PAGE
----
COPB1 Gene Mutations Cause New Pediatric Disease 

Each year, researchers make new strides into genetic research, including the discovery of new genetic disorders. According to Medical XPress, researchers from the University of Portsmouth and the University of Southampton recently discovered a new genetic disease caused by COPB1 gene mutations. So far, only a few patients with this condition have been identified. However, now that researchers have determined the underlying cause of this rare genetic disease, they could potentially come up with targeted treatment options, diagnostic tools, and genetic screening options. See the full research, entitled “Biallelic variants in COPB1 cause a novel, severe intellectual disability syndrome with cataracts and variable microcephaly,” in Genome Medicine.

COPB1 Gene

According to Genecards, the coat protein complex 1 (COPB1) gene helps to form the coatomer complex, which:

forms in the cytoplasm and is recruited to the Golgi by activated guanosine triphosphatases. Once at the Golgi membrane, the coatomer complex may assist in the movement of protein and lipid components back to the endoplasmic reticulum.

Beyond this new disorder, COPB1 gene mutations have been associated with hypothyroidism and otitis media. In this particular new disorder, which is yet to be named, researchers discovered that the mutations cause a variety of symptoms, such as:

  • Abnormal brain development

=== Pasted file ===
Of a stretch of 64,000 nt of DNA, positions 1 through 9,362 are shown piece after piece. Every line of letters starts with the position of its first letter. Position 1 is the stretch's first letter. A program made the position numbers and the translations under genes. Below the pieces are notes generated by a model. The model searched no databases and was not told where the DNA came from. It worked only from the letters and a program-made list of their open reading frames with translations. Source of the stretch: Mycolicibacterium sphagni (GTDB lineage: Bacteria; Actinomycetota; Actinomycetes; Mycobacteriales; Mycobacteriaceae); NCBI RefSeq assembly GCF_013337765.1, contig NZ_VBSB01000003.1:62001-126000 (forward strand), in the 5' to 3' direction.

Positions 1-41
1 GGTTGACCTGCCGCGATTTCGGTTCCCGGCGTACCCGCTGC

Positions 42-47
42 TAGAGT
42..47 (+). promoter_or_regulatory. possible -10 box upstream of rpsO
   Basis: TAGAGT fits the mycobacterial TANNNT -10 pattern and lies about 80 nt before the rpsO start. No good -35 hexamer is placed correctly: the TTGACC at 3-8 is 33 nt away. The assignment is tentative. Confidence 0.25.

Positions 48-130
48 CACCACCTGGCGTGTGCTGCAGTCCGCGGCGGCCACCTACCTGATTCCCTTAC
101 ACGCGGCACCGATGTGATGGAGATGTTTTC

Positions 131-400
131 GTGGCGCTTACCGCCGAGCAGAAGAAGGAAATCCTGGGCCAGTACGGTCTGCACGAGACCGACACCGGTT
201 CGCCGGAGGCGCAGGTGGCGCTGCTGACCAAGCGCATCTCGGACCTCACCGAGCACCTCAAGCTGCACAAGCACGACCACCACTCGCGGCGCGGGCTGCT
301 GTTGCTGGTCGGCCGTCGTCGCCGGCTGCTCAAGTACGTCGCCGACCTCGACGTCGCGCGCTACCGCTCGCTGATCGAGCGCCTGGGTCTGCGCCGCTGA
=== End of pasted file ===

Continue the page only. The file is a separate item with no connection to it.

• Developmental and intellectual delays
  • Cataracts
  • Microcephaly

The Research

In the research, scientists and geneticists performed DNA sequencing on patients and their families. During this sequencing, researchers determined that COPB1 gene mutations were causing the new disease.

Next, to study this burgeoning rare disease, researchers utilized tadpoles. They re-created the COPB1 genetic mutations within tadpoles and then compared altered tadpoles to a control group. Interestingly, gene mutation re-creation in tadpoles is relatively quick, taking only around 3 days to see results. In around 80% of tests, researchers were able to recreate genetic changes seen in human patients in tadpoles.

Ultimately, the researchers noted that tadpoles with COPB1 mutations also experienced smaller brains, less development, and cataract formation. Alternately, the control tadpoles did not experience these. Thus, researchers concretely determined the link between COPB1 mutations and the genetic disease.

Moving forward, researchers and geneticists hope to continue using DNA sequencing to discover, identify, and learn to treat rare genetic disorders.

Jessica Lynn

Jessica Lynn

Jessica Lynn has an educational background in writing and marketing. She firmly believes in the power of writing in amplifying voices, and looks forward to doing so for the rare disease community.

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